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Tom Jones | Discussion Questions 21 - 30

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How do the female characters in Tom Jones depart from typical portrayals of women in the 18th century?

The female characters in Tom Jones are portrayed as having the full range of emotions and the capability of the good and bad behavior usually reserved for male characters in 18th-century novels. First the novel contains two thoroughly bad female characters: Mrs. Western and Lady Bellaston. Mrs. Western is selfish, self-righteous, and narcissistic, having an exaggerated view of her own abilities and her physical attractiveness and, like her brother, thinking other people exist to do her bidding. She is vindictive when crossed, which is why she leaves her niece Harriet to fend for herself even after she makes several attempts to mend fences with her aunt. But Mrs. Western cannot forgive the fact that Fitzpatrick preferred Harriet to her, and she doesn't care what happens to her young niece. Similarly when Sophia crosses her and refuses to marry Lord Fellamar, Mrs. Western abandons the niece she claims to love and simply turns her over to her father. Lady Bellaston is a villainess and narcissist. She is a promiscuous rake who preys on younger men and drops them when they ask for commitment. When she is outsmarted and rejected by Tom, she does her best to destroy both Tom and Sophia out of spite—first attempting to have Sophia raped so she must marry Lord Fellamar and then attempting to have Tom kidnapped and put on a naval vessel. Fielding also shows women as having sexual desire equal to that of men—and this includes not only a villainess like Lady Bellaston or a promiscuous girl like Molly Seagrim but also a chaste widow like Mrs. Hunt, who falls in love with Tom. Even Sophia expresses sexual desire when she realizes she has feelings for Tom the first time he grabs her hands in the garden and kisses them (Book 4, Chapter 5) when she agrees to help Black George get the gamekeeper's job on her father's estate.

Why do Lady Bellaston and Mrs. Western prefer to remain single in Tom Jones?

Lady Bellaston and Mrs. Western prefer to remain single so they do not have to give their power up to a man and can continue as their own mistresses. The two women are cousins and similar in their character, although different in their sexual desire. Both are wealthy women, and under English law their wealth would come under the control of their husbands once they were married. Thus they could be at the mercy of someone like Mr. Fitzpatrick, who runs through his wife's fortune and even takes a mistress. He then locks her in her room and refuses to release her until she agrees to give up the rest of her property. Both Lady Bellaston and Mrs. Western are not about to fall into a trap like that, although the author does not sanction their independence, which is necessarily coupled with their inability to love a man and settle into a life of marriage, which is unnatural in Fielding's view. Thus their need to maintain power by avoiding matrimony is unusual according to the moral vision of the novel.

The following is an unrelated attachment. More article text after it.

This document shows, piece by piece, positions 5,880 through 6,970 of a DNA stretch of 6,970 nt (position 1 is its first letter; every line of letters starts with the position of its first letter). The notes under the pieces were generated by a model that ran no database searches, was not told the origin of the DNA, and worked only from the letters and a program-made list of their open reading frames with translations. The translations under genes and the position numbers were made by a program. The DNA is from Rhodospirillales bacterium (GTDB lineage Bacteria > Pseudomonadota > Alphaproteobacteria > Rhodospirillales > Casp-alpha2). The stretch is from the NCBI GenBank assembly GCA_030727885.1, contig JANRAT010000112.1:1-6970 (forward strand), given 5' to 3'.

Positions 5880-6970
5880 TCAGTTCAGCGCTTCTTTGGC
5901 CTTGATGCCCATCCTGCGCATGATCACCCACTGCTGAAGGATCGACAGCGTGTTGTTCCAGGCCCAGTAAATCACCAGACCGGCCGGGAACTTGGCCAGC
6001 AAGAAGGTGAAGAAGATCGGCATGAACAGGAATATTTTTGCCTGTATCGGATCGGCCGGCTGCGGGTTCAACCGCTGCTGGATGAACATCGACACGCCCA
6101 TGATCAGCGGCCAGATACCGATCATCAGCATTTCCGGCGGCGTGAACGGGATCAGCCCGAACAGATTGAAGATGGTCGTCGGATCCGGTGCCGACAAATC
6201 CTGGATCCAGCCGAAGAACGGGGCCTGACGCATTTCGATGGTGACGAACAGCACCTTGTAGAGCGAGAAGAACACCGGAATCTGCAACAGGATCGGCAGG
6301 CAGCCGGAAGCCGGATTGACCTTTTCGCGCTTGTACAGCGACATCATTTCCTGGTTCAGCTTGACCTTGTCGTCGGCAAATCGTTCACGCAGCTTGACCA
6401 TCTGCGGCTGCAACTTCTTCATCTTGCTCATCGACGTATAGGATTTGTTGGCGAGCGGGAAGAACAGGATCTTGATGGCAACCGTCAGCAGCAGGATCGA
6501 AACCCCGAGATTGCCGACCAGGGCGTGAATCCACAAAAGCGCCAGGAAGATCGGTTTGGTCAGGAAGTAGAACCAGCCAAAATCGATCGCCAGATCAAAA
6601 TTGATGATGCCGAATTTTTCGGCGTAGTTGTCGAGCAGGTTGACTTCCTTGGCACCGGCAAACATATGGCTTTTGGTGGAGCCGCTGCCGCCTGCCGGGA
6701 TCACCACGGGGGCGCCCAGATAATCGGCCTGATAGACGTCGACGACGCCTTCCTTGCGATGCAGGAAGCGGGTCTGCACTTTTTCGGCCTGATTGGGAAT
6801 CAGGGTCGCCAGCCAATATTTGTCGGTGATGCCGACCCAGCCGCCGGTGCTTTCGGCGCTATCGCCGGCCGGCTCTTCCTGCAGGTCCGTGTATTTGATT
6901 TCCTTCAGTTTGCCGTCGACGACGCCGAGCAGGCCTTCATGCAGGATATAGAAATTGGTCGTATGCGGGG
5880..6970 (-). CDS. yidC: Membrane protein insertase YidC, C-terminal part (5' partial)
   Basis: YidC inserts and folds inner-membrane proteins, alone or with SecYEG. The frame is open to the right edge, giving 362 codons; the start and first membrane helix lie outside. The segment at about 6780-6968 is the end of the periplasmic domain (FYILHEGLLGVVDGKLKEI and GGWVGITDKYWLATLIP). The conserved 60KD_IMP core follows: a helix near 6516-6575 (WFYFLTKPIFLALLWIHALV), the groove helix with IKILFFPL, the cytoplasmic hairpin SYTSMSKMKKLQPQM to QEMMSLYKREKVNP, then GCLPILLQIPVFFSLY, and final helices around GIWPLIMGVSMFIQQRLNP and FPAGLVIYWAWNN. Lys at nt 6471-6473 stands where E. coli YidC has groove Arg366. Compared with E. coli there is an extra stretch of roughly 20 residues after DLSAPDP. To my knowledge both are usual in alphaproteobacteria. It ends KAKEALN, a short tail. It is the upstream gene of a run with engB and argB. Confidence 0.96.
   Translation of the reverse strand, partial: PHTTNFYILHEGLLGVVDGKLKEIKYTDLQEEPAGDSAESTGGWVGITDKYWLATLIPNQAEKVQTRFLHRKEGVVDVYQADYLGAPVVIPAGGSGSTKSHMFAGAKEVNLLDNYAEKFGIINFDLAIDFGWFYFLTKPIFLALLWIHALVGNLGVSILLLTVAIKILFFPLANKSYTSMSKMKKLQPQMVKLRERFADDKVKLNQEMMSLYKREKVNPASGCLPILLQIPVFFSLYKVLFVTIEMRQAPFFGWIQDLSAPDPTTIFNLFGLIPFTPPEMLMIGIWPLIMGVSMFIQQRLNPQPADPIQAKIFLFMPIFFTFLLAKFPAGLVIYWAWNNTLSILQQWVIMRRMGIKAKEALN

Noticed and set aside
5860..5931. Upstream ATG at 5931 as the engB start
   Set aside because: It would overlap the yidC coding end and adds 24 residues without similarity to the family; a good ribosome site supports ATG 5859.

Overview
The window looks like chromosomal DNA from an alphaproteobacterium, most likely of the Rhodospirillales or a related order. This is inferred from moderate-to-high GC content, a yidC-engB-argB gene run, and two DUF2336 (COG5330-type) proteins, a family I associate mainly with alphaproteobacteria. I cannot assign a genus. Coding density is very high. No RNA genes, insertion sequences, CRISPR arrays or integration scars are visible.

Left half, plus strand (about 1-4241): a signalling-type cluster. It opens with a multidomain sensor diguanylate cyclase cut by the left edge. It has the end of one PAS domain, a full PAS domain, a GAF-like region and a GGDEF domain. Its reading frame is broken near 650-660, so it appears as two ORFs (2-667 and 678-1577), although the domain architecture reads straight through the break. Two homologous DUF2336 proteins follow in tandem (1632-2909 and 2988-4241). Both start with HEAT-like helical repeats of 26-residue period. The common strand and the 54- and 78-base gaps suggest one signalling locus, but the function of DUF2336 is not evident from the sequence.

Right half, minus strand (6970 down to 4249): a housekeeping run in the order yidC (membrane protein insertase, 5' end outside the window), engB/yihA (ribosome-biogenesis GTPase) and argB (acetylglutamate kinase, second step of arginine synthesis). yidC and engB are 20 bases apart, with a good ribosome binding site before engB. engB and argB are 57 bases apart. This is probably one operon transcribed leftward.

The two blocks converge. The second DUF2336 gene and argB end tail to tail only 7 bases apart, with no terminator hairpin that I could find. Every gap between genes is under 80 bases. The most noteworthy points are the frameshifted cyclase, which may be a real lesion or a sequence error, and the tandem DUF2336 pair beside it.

In what ways does Fielding demonstrate how women are at the mercy of their male protectors in Tom Jones?

Fielding holds a traditional view of men and women, and Allworthy praises Sophia's deference to the men when he tests her—asking for her view on a subject, as he explains in Book 17, Chapter 3, just to see if she would assert herself. Thus Sophia, who is a female exemplar, only goes so far in asserting her will and remains adamant in her refusal to marry anyone not approved by her father. Still Fielding clearly sees that a woman's role as subordinate to a male can put her at the mercy of a man and leave her with no room to maneuver. This happens to Mrs. Fitzpatrick, who, after making one grievous mistake of eloping with a fortune hunter can never recover because she has been cast off by her relatives. Left with no one in the world to protect her against her husband, she must turn to another man to protect her, the Irish peer who helps her escape but who demands in return that she become his mistress. This is not Harriet's first choice, and she attempts to get back into the good graces of the Westerns, but when she cannot she is forced to live a disreputable life. The same thing happens to Jenny Jones (Mrs. Waters), who is betrayed by her first lover; as a result she goes from man to man, since, lacking material resources, it is not possible for her to be financially independent. Mrs. Miller is much luckier; when she loses her husband and has to raise two young girls Mr. Allworthy steps in to help her and does not demand anything in return—but he is the exception rather than the rule.